Give me books, fruit, french wine and fine weather and a little music out of doors. --John Keats

Thursday, April 30, 2020

"Weather" by Jenny Offill

Here's a book that I feel sure would only improve if it were sipped slowly . . . yet I couldn't help but gulp it down.

Weather is the story of librarian and amateur therapist Lizzie, who lives in an unnamed city which I assume to be New York. I use the word "story" loosely; it's really more of a slice of life, though I wouldn't refer to it as completely plotless. It's a brief book, and perfect for a reader with a short attention span as it's basically a series of clipped, loosely-connected paragraphs. A quick glance back through the book doesn't fully confirm this impression, but it's almost as if each little paragraph could stand on its own as a nanobook.

Lizzie has a small family (a husband and young son) and is "enmeshed" with her recovering-addict brother (which I suppose is the new way to say "codependent"). She is also hyper-focused on the eventual effects of climate change (hence the book's title), though she expends far more mental energy on how she will deal with its eventuality than on the possibility of effecting any sort of change to prevent or slow global warming.

Maybe it's difficult to gather this from what I've written so far, but I really enjoyed reading this book. Not in the way that I loved Once Upon a River; the two experiences were entirely different. But this is one of the rare books I would like to read again sometime, especially now that I know what to expect. Because, unlike a plot-driven book that is all the better for its unknown twists and turns, I feel like a second read would make it easier to focus on the writing and the ideas rather than wondering what might happen.

Sunday, April 19, 2020

"Once Upon a River" by Diane Setterfield


From the very first page I was drawn in by the storyteller's voice. It felt like a tale told aloud--maybe a fairy tale, maybe something even better. And, lucky for me, the rest of the book upheld the promise of its beginnings.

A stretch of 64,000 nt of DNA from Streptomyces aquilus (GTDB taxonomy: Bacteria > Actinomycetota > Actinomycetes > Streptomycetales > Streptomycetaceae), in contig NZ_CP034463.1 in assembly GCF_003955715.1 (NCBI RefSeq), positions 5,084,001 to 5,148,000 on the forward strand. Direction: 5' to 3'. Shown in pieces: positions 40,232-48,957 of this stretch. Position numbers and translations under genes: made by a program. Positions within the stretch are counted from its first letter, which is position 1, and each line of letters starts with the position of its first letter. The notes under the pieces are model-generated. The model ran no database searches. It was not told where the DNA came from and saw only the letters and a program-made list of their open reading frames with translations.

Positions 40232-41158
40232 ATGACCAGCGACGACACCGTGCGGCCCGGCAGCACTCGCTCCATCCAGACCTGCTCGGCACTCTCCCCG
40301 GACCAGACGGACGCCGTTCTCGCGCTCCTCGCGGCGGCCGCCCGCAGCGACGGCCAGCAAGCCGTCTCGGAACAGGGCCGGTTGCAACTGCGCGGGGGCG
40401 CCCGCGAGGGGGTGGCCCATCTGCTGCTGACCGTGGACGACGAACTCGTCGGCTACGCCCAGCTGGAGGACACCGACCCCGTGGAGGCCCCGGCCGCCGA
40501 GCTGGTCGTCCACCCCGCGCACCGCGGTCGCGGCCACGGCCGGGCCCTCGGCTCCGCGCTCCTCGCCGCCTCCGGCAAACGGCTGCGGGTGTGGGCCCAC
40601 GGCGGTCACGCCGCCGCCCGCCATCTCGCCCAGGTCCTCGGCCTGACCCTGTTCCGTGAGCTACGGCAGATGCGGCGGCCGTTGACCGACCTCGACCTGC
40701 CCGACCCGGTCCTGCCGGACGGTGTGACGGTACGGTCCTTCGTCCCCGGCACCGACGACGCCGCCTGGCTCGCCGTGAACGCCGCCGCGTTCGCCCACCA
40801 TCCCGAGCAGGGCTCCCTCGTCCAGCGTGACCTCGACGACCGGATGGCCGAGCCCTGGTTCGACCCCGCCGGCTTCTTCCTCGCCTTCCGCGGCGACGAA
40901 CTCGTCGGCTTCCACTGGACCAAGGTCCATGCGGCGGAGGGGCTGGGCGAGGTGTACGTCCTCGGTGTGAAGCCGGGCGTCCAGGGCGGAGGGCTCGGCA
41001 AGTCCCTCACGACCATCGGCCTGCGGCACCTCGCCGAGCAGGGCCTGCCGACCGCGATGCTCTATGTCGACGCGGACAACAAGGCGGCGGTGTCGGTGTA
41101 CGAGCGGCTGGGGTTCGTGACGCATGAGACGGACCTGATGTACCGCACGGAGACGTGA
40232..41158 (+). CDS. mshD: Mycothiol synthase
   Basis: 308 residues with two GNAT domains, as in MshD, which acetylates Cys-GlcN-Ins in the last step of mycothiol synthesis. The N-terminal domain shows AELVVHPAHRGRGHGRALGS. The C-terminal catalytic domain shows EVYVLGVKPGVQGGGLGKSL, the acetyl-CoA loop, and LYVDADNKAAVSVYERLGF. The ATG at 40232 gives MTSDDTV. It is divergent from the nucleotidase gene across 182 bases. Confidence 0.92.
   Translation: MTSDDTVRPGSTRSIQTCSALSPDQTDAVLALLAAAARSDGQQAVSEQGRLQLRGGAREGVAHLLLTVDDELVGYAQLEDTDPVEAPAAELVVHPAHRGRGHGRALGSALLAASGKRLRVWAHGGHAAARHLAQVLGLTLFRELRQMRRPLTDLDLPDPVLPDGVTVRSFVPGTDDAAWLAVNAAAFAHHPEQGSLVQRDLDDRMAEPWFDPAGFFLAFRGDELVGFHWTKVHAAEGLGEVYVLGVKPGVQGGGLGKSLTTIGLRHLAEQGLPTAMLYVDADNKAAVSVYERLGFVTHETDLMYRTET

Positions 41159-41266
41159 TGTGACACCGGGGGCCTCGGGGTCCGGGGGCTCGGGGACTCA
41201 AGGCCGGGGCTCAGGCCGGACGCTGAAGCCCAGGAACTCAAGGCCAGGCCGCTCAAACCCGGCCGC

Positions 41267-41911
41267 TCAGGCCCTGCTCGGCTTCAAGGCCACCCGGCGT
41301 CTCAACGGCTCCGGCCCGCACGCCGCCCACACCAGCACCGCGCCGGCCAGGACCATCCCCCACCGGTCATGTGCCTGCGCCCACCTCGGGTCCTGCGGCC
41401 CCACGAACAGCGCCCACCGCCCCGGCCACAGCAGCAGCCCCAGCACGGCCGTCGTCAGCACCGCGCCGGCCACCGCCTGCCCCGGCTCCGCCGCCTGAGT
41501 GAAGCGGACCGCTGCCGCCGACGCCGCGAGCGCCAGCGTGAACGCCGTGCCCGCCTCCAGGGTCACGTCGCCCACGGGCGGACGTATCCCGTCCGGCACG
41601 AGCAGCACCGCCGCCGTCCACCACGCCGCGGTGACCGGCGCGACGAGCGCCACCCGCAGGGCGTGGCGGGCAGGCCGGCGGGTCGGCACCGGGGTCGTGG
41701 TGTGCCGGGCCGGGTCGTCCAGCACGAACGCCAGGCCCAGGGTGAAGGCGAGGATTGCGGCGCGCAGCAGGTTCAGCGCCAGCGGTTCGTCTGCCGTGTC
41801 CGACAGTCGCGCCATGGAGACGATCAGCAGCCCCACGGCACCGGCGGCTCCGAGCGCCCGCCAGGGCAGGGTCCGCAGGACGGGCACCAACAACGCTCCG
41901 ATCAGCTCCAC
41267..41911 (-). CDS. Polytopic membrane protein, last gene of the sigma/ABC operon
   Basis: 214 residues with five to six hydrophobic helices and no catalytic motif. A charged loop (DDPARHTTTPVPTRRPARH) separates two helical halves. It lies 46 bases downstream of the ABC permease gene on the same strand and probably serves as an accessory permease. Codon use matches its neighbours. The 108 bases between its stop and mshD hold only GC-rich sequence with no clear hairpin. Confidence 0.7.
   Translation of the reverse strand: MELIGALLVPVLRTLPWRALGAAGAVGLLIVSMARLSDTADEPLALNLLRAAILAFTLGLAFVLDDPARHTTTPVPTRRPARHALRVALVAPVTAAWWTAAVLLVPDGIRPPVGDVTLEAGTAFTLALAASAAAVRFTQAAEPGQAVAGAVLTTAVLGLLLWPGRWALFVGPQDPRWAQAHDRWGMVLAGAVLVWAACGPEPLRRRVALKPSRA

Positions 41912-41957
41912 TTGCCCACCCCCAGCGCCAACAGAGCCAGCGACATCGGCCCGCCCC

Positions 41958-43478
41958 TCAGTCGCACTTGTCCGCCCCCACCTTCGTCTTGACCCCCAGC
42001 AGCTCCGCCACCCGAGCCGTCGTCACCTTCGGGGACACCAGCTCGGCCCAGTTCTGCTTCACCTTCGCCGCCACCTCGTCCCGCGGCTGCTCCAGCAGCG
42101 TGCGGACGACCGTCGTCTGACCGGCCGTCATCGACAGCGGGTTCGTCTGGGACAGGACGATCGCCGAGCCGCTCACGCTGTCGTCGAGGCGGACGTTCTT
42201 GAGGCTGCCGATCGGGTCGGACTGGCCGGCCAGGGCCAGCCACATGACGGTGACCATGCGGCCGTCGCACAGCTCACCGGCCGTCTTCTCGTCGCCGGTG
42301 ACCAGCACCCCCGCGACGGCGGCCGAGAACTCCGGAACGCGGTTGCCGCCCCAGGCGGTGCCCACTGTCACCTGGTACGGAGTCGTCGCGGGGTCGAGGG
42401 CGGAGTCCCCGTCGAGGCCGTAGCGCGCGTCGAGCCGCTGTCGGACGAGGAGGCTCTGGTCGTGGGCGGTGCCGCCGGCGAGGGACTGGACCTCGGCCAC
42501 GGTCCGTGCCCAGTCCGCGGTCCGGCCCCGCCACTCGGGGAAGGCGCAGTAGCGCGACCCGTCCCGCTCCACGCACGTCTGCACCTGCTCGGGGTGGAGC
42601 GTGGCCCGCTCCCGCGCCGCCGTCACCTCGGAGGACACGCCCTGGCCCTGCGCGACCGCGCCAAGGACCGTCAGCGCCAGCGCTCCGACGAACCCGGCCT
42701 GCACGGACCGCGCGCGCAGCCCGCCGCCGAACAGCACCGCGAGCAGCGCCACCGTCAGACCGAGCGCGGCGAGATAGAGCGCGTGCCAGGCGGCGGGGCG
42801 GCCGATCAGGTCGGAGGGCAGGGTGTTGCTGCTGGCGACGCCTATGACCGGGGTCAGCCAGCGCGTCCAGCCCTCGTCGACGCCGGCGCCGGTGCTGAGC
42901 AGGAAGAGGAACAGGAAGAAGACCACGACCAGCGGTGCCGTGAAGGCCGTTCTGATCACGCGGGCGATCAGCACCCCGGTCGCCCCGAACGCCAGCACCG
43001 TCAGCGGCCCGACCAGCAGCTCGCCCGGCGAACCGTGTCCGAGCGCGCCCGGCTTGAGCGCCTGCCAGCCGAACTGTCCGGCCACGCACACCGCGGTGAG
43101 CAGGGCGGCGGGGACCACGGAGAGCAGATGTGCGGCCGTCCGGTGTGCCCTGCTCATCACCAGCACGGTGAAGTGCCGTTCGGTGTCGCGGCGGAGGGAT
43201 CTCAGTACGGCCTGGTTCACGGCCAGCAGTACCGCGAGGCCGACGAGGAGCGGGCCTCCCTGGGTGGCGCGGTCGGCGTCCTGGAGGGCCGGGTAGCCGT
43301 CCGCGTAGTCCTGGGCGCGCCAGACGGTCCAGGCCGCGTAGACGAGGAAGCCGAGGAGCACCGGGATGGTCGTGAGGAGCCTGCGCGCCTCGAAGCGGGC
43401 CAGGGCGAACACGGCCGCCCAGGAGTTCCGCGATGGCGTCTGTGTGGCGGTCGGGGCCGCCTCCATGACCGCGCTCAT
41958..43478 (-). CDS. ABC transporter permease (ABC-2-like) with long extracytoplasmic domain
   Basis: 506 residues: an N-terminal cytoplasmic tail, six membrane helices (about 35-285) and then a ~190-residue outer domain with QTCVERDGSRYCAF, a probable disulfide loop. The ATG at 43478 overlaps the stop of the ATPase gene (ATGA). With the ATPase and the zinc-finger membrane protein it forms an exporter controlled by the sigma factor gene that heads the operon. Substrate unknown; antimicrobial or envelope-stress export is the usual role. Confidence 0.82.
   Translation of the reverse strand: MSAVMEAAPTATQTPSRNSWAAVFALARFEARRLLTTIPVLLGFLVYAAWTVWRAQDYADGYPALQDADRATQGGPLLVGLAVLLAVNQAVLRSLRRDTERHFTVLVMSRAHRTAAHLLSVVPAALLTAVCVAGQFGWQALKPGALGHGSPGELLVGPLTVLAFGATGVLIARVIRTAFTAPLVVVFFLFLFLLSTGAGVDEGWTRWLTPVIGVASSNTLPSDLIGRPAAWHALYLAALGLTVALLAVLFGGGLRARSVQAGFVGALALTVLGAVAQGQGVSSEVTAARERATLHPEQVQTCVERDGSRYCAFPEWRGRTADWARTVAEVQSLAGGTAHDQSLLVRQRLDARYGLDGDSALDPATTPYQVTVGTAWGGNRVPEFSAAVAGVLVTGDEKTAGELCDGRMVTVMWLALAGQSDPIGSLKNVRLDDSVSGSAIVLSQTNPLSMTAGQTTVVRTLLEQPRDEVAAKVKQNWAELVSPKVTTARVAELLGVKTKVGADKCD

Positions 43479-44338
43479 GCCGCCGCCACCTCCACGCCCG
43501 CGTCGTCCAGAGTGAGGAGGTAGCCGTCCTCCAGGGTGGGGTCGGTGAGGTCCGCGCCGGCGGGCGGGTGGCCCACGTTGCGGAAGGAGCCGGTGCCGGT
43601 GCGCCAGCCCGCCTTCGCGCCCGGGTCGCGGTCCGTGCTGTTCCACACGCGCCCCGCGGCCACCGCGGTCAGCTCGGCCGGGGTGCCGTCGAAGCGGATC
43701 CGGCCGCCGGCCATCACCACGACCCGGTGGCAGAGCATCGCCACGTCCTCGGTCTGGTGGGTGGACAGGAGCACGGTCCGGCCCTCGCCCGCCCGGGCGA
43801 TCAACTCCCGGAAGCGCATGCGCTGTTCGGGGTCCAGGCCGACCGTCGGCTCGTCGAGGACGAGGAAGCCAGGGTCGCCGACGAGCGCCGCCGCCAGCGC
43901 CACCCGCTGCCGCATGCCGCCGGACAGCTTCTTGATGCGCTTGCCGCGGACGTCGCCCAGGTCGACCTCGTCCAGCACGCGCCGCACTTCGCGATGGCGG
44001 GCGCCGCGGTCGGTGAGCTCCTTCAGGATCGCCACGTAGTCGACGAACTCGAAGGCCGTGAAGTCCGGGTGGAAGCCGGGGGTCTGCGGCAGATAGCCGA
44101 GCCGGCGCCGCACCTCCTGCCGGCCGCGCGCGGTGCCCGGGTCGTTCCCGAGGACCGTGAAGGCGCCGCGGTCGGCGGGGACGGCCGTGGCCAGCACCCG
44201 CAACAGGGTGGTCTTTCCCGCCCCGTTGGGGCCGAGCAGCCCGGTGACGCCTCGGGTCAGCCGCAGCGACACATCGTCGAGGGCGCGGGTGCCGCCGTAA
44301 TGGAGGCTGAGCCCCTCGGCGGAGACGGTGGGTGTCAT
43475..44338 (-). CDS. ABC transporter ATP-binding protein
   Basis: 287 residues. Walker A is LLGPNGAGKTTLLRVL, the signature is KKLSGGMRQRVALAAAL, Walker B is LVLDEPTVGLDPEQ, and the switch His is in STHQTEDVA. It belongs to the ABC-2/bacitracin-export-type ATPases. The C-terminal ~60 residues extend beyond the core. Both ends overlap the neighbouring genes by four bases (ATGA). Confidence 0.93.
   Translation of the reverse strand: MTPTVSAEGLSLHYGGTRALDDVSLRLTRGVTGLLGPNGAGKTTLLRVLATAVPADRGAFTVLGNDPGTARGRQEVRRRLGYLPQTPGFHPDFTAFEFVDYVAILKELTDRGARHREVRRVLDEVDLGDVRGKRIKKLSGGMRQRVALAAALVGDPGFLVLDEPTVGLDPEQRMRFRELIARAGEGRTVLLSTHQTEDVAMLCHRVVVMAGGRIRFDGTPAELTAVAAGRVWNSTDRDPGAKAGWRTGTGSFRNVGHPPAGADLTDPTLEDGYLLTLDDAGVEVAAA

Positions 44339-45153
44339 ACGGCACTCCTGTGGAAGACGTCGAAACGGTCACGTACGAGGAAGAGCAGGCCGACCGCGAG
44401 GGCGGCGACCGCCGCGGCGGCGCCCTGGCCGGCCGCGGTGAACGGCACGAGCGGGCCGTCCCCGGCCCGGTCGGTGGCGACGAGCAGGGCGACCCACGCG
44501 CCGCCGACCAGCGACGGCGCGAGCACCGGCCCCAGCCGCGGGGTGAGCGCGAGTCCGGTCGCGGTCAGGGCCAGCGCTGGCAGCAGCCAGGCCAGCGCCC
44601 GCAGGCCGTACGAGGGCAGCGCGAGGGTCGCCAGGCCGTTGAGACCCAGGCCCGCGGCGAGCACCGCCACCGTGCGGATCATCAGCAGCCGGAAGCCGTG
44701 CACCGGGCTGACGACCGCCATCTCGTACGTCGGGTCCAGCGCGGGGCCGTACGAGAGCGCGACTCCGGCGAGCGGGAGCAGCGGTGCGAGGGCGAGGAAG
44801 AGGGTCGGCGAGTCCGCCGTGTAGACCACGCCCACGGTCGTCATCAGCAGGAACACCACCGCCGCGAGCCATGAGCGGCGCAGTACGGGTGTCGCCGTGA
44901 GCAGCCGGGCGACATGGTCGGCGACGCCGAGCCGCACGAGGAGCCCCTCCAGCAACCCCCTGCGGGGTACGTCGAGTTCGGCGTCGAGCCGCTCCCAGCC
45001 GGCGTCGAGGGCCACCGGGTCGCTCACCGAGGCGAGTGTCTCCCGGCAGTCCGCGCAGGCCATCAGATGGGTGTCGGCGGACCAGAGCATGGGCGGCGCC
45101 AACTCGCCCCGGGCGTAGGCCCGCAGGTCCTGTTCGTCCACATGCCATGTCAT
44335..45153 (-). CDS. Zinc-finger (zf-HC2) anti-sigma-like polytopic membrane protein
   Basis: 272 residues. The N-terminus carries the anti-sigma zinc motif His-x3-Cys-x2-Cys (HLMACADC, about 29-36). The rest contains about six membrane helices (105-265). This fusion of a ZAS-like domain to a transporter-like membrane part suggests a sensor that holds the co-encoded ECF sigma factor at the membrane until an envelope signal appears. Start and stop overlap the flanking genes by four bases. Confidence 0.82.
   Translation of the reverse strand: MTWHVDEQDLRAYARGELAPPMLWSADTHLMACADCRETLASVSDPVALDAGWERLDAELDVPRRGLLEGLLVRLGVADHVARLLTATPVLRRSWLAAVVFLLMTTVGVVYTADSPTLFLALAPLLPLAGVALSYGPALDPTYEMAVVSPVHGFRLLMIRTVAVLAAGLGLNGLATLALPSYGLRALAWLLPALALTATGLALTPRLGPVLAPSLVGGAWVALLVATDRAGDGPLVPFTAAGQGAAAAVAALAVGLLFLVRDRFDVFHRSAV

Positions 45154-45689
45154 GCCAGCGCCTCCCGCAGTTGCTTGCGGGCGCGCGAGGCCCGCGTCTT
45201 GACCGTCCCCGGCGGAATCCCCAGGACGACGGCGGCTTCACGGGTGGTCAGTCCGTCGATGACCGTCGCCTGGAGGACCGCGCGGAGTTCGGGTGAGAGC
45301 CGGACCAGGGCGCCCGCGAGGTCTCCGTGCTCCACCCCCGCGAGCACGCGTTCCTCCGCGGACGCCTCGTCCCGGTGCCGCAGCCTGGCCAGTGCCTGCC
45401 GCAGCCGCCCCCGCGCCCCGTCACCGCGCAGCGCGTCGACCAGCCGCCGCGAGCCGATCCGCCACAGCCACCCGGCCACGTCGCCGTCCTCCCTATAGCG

I came within two pages of the end of this book last Thursday and could not bear to finish it. Because if I finished it, then there wouldn't be anything left of it to read. Not only that, but the unfortunate odds are that the next book I choose to read will not compare in the slightest.

Why can't all books be as enthralling as this one?

This book was not absolutely flawless; in my opinion, the climactic scene (with Robin and Robert Armstrong and the newly-revealed villain) becomes something of an info dump. All necessary info, to be sure, which I eagerly lapped up. But even as I read I wished for a little more show and a little less tell. A minor quibble, however.

This is a story that begins in the Swan at Radcot, an inn on the upper Thames. On the night of the winter solstice, the drinking and storytelling is interrupted by the arrival of an injured man carrying a drowned child. Who is the man and who does the child belong to? Before long, those in the inn have a new story to tell, and many more questions.

I read the last two pages just a moment ago. What had vaguely threatened to be a slightly mundane denouement turned out to be perfectly lovely after all, and was completed by the most perfect final paragraph possible.

And now it's time to choose a new book. I already feel sorry for it.

Sunday, April 12, 2020

"How to Win Friends and Influence People" by Dale Carnegie

This book has always kind of seemed like a mild joke to me. It's the sort of thing that is firmly rooted in pop culture, something that everyone has heard of but no one has actually read, nor does anyone really believe it can teach what it claims to teach, so no one takes it seriously. It's really only invoked when someone privately suggests to a third party that their hard-to-deal-with colleague ought to read it.

I wish I could remember what it was that inspired me to give it a try. I vaguely think maybe it was the idea that it might be useful in my job. I feel very confident and skilled in the "work" part of my job, but the "people" part of my job doesn't always go so smoothly because, well, you know what people are like.

Now that I've read it, I believe a more proper title would be How to Fake Friendship and Manipulate People. It is quite plausible that the principles of this book are a recipe for success in business, but I'm not looking to become a glad-handing good old boy who is busy giving and receiving back-scratchings. My work isn't such that becoming that type of personality would be very helpful. I mean, it might help a very little bit? But it wouldn't be worth the energy, discomfort and awkwardness of a full transition.